Ireland's sailing, boating & maritime magazine

An Appreciation of Clare Hogan

18th April 2021
Clare Hogan at Cork Week 1976
Clare Hogan at Cork Week 1976

Clare Hogan, who sadly died on 10th April 2021, taken from us so prematurely, will be sorely missed by her sailing friends, particularly those of us in the Irish Dragon Class. She sailed from the Royal St George Yacht Club in Dun Laoghaire in her Dragons "Aphrodite" and "Cloud".

Clare came from a sailing family where her brothers Peter, Neil and Tom are well-known sailors. Clare enjoyed success in her Cadet as a young teenager.

In College, she joined the UCD Sailing Club becoming a Committee member, where her efforts played no small part in reviving the Club and putting it back on a sound financial footing.

Clare studied to become an Architect. She was the first lady elected auditor of the UCD Architectural Society. She worked in private practice in Paris, before returning to Dublin. Whilst working in Dublin, she gained a Masters degree in Urban Building Conservation. She then joined Dublin City Council as their Conservation Architect gaining a second Masters degree in spatial planning. One of her last projects for the DCC was the restoration of the Smithfield Fruit and Vegetable Market building in Dublin.

More recently, Clare returned to private practice principally providing conservation advice to architects and local authorities and was regarded as one of the pre-eminent conservation specialists in the country.

Clare was never ordinary, for example in her early twenties, Clare cruised onboard Rory O'Hanlon's "Meermin" to Iceland and Jan Mayen island N of 70 degrees latitude, where they experienced and survived horrendous conditions, including a knockdown, loss of a rudder, a snapped anchor chain in 60 – 70 knot winds, resulting in a broken bow-sprit having virtually gone on the rocks. Clare's capabilities must have been extraordinary throughout these life-threatening experiences. The ICC log of this cruise is an incredible read.

For some, Clare came to prominence in the Dragon Class in 1976 when she borrowed the Dragon "Elfin", sailed with a crew of two to Abersoch in what transpired to be particularly heavy winds, to participate in the Edinburgh Cup. The Dragon "Isolde" from Howth also sailed across the Irish Sea, but foul weather and poor visibility forced her to seek shelter overnight in a bay North of Bardsey Sound. Clare arrived safely and featured during the series by making a port tack start in one of the races and on conclusion of the event, sailed back to Dun Laoghaire.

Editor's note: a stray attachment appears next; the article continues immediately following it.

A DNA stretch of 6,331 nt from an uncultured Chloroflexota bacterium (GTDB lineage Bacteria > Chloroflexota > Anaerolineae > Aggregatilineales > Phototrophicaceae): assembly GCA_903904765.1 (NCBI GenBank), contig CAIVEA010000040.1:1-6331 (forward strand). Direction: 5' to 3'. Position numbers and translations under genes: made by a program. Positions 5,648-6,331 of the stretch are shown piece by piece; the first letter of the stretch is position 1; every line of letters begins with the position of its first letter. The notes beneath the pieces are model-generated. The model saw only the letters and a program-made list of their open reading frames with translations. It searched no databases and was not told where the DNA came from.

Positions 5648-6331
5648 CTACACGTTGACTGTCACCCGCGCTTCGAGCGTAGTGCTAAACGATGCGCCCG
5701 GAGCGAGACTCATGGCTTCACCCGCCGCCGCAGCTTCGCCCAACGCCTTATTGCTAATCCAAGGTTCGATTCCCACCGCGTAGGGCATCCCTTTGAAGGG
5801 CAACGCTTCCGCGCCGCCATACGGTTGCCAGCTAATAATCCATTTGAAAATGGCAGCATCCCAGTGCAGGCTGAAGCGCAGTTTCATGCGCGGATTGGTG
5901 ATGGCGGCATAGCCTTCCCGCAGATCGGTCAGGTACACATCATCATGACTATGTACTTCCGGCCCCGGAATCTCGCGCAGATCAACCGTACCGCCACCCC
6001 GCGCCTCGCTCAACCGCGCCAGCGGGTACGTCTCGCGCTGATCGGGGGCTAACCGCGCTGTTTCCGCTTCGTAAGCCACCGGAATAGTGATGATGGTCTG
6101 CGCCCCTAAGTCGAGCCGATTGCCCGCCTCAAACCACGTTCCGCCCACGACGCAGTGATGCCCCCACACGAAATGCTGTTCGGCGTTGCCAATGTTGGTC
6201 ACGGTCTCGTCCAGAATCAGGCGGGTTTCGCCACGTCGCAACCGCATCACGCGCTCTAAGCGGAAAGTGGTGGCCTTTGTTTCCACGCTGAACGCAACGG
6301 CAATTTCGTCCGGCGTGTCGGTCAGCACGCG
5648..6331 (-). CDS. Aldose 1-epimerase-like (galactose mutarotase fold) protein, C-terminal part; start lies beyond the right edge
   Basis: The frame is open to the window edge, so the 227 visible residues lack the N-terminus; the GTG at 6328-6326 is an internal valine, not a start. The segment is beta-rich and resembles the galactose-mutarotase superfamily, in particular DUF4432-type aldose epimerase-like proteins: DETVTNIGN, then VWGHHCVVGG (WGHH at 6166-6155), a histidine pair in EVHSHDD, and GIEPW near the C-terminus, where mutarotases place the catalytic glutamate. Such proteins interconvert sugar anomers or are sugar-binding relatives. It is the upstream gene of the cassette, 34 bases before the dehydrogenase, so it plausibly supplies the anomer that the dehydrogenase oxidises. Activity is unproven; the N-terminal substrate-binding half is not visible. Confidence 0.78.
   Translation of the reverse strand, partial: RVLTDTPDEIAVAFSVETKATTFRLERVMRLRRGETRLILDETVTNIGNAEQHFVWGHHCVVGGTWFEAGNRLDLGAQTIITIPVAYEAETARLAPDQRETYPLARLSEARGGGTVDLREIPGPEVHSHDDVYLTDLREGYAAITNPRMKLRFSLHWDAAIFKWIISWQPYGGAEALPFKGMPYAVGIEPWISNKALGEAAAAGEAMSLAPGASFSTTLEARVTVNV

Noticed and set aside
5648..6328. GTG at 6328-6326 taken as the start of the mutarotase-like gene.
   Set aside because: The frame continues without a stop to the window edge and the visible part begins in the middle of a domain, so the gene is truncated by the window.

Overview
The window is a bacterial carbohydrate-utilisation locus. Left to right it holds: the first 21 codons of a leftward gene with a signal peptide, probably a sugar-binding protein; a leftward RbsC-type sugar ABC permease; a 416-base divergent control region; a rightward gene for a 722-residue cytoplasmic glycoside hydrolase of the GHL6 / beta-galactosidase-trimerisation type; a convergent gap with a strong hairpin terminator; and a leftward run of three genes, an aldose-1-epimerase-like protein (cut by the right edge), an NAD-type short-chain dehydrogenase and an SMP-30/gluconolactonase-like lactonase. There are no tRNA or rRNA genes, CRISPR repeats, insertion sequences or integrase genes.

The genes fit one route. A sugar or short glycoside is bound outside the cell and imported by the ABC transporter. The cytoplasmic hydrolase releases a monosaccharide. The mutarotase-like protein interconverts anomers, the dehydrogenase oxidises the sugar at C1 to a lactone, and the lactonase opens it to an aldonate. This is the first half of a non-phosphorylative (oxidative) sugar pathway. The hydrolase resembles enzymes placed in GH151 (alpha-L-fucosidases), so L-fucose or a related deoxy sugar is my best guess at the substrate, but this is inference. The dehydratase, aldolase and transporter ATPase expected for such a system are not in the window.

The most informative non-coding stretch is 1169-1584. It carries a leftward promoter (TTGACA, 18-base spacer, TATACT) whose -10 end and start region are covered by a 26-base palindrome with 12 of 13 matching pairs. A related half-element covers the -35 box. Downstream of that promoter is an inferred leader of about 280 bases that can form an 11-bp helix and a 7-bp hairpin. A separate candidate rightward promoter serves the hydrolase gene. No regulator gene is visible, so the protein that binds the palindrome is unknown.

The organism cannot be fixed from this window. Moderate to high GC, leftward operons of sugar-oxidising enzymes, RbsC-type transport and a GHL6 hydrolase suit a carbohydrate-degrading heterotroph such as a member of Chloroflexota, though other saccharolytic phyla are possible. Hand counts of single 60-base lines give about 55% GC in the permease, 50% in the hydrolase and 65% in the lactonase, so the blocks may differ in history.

In the following years Clare sailed predominantly offshore aboard Ciaran Foley’s Stephen Jones-designed Oyster 43 Stormbird and his Dubois 54 - also called Stormbird - while she put in further offshore miles with Barry O’Donnell’s Oyster 37 Sundowner.

Clare at the helm of the Dubois 54 StormbirdClare at the helm of the Dubois 54 Stormbird

Clare helming "Sundowner". Photo courtesy BekenClare helming "Sundowner". Photo courtesy Beken

She enjoyed some measure of success in Cork Week, Round Ireland, Cowes Week and Fastnet Races and raced on the Irish Admiral's Cup team in 1983.

From inshore and offshore racing Clare advanced to her real passion, one-design racing, and joined the J24 class with the "Flying Ferret".

Later she campaigned on Michael Cotter's "Whisper" and "Windfall", both Southern Wind yachts, featuring in the Middle Sea Race, Maxi Regattas, Voile de St Barth and particularly the 2009 Fastnet Race, which achieved a fifth overall and fifth line honours. As well as capably doing her shift on the helm, Clare could more than acquit herself in the galley.

On her return to Dragons in the nineties, Clare enjoyed more than her share of success particularly in light and unstable conditions. She travelled extensively to International Dragon Regattas and Championships, primarily in the UK and France. Clare actually won a race in the Gold Cup with approximately 70 starters. The race was sadly declared void by the Jury as it was deemed not to have fulfilled all the required Gold Cup conditions.

Clare gave so much back to sailing with her presence alone, but she also did "the hard yards", serving on various sailing committees including the Royal Alfred Yacht Club where she served as Commodore. Clare also became a National Race Judge.

Clare's quick wit and good humour attracted people to her. Her daily blog on board "Whisper" in the 2009 Fastnet Race was legendary and surely should be published somewhere. Clare won first prize for her race blog, which was followed by most of the fleet and many more ashore. She had become famous even before the race concluded in Plymouth. Clare's straight-talking kept those who crossed her in no doubt where they stood. On one occasion she made it known that she disapproved of an extension that a fellow Dragon sailor had built to his house. On his first Christmas, he received a card from Clare with the envelope addressed to "The incredibly ugly house on the Stillorgan Road opposite RTE". Much to Clare's satisfaction and his disgust, the postman had no trouble delivering the card.

Clare; Gone but not forgottenClare; gone but not forgotten

In life, Clare was simply an amazing woman who made a difference. She may be gone but not forgotten.

Clare is survived by her daughter Moselle, her brothers Peter, Neil and Tom and her sister Felicity.

PVM Team

About The Author Team

Email The Author is Ireland's dedicated marine journalism team.

Have you got a story for our reporters? Email us here.

We've got a favour to ask

More people are reading than ever thanks to the power of the internet but we're in stormy seas because advertising revenues across the media are falling fast. Unlike many news sites, we haven’t put up a paywall because we want to keep our marine journalism open. is Ireland's only full–time marine journalism team and it takes time, money and hard work to produce our content.

So you can see why we need to ask for your help.

If everyone chipped in, we can enhance our coverage and our future would be more secure. You can help us through a small donation. Thank you.

Direct Donation to Afloat button

You might also want to read...

Royal St. George Yacht Club

The Royal St George Yacht Club was founded in Dun Laoghaire (then Kingstown) Harbour in 1838 by a small number of like-minded individuals who liked to go rowing and sailing together. The club gradually gathered pace and has become, with the passage of time and the unstinting efforts of its Flag Officers, committees and members, a world-class yacht club.

Today, the ‘George’, as it is known by everyone, maybe one of the world’s oldest sailing clubs, but it has a very contemporary friendly outlook that is in touch with the demands of today and offers world-class facilities for all forms of water sports

Royal St. George Yacht Club FAQs